Key challenges of endpoint security

 

The rise of hybrid working has forever changed how businesses must view their security posture. As employees are now working between multiple locations, the risk of data breaches, cyberattacks and network intrusion has grown exponentially. With employees working from home, it is more difficult for IT teams to ensure employees are following best practices to avoid an attack, and due to this, endpoint security has become a high priority for many businesses. In this article we will discuss the meaning of endpoint security, and the 5 key endpoint security challenges that businesses are facing.

What is Endpoint Security?

An endpoint is any device that is connected to a network or IT system. This includes laptops, mobile phone, desktops, IoT devices, servers and virtual environments. Endpoint security is important as they are key vulnerability points of entry for cybercriminals. If a hacker gains access to an endpoint and executes malicious code, they can potentially access private data or launch a larger attack. In the past, endpoint security was primarily focused on antivirus solutions, but as the threat landscape has changed, the scope for endpoint security has broadened, with an emphasis on user behaviour.

 

Constantly Expanding Attack Surface

As technology evolves, businesses and their employees are using more devices either in a work capacity or on a business’s network.  In the past, cybercriminals had a handful of endpoints they could target, including desktops, network devices, printers, and servers. For businesses, this meant that if these devices were secure, the chance of a successful attack was relatively low.

In 2022, this attack surface has greatly increased with devices such as virtualised servers, personal laptops and phones, IoT devices, smart environmental controls and even wearable technologies, such as smart watches and fitness trackers. All these endpoints are now targetable by hackers, and it is difficult for an IT team to manage the sheer volume of devices. As new technologies are introduced into the market, this attack surface will continue to expand, putting businesses at risk of a cyberattack.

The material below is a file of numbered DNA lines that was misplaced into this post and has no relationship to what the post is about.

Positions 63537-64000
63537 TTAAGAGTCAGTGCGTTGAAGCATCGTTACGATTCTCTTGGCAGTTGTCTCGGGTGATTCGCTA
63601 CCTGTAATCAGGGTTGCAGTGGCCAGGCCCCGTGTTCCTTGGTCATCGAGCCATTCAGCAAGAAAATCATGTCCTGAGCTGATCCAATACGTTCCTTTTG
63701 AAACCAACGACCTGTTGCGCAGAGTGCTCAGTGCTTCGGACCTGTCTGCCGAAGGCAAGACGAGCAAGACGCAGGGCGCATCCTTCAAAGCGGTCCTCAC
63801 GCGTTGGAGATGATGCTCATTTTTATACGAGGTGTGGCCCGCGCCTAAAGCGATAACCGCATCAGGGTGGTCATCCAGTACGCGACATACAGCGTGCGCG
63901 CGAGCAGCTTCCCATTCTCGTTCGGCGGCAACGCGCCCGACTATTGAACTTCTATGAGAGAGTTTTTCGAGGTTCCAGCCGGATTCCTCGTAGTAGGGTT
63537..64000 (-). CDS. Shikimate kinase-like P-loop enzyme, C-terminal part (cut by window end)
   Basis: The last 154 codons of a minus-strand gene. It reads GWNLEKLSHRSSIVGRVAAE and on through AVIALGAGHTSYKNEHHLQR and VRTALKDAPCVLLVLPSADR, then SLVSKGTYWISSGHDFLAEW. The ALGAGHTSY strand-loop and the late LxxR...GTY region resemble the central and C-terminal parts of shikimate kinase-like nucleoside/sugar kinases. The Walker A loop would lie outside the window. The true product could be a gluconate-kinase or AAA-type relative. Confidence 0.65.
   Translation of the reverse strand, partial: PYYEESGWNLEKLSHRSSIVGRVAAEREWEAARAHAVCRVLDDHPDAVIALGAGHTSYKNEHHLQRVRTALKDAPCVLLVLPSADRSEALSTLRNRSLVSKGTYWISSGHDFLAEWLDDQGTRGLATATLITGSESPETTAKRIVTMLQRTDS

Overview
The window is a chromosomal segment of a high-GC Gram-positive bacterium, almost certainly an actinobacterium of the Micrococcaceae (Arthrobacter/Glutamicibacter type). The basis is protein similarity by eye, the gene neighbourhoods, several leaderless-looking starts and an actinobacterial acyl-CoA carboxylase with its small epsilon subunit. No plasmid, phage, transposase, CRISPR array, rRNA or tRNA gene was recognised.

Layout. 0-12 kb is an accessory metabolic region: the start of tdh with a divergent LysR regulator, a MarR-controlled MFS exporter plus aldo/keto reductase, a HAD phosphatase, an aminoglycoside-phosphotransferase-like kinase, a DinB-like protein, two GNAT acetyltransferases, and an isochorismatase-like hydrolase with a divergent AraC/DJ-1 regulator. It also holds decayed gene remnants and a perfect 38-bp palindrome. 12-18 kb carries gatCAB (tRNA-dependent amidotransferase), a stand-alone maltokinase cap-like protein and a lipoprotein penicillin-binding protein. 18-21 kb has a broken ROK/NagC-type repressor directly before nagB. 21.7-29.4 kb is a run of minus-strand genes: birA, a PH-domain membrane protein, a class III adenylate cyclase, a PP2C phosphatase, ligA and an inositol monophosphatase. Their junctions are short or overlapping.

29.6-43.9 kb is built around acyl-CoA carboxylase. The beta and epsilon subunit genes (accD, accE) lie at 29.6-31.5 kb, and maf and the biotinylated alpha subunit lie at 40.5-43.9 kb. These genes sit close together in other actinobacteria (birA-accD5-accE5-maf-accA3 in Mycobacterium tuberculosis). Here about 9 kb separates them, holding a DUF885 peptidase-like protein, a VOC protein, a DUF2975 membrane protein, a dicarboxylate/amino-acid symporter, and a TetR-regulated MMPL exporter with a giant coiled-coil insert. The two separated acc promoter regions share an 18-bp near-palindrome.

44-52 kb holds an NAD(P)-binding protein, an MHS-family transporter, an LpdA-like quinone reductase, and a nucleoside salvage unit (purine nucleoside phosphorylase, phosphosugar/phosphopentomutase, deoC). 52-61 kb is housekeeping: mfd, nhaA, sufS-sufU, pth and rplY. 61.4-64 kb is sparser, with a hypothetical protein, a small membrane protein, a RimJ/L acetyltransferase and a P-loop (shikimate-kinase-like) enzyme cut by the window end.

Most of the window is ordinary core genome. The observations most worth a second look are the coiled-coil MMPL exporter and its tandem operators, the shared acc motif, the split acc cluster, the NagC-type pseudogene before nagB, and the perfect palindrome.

Remote and Hybrid Workforces

The advent of remote and hybrid work has many benefits for businesses and its employees, however it poses a unique challenge for endpoint security. With employees working in different geolocations, it means they need to connect to a business network through other means, which also expands the attack surface.

If employees are connecting to a business’s IT systems through a hotspot or public Wi-Fi, it opens the door to a potential man-in-the-middle attack. This form of attack is where a cybercriminal uses malicious software that allows them to intercept all traffic between an endpoint and a corporate network. Through eavesdropping on this information, they may be able to launch an attack, or even gain access to the corporate network via the endpoint device.

BYOD and Mobile Devices

Many businesses have enabled a bring your own device (BYOD) program, as it saves the business money, whilst increasing productivity for employees. Although such a program has many benefits, it carries a potential security risk. If employees are using older devices that do not receive security updates, it becomes an easy target for cybercriminals to exploit software vulnerabilities. Similarly, if an employee loses their device, or has it stolen, it puts the local device at risk of a data breach, as well as the corporate network, if they have their passwords saved.

Shadow IT

Shadow IT is the use of IT hardware or software used by a department or individual without the knowledge of the IT department or IT/security provider. This software may include cloud services or applications that departments use to increase productivity or to solve shortcomings of the provided software. The risk of using unauthorised software is that it may have a vulnerability that could lead to an attack on a business’s network or systems. Similarly, if employees use unauthorised file sharing platforms, it puts customer data at risk of a data breach.

Lack of Visibility

All the previous challenges have a common factor, a lack of visibility. It is extremely difficult for an IT team to secure all endpoints when there are many devices, from multiple locations connecting to their IT systems. In order for IT teams to effectively secure endpoints, they require complete visibility over who is connecting to a network, from which device, for what use, and all associated traffic. As technology becomes more complex, IT teams need to have a solution in place that allows them to respond to changes in technology and devices.

If you want to find out more about how your business can overcome these challenges to ensure that your endpoints and networks are secure, contact us today.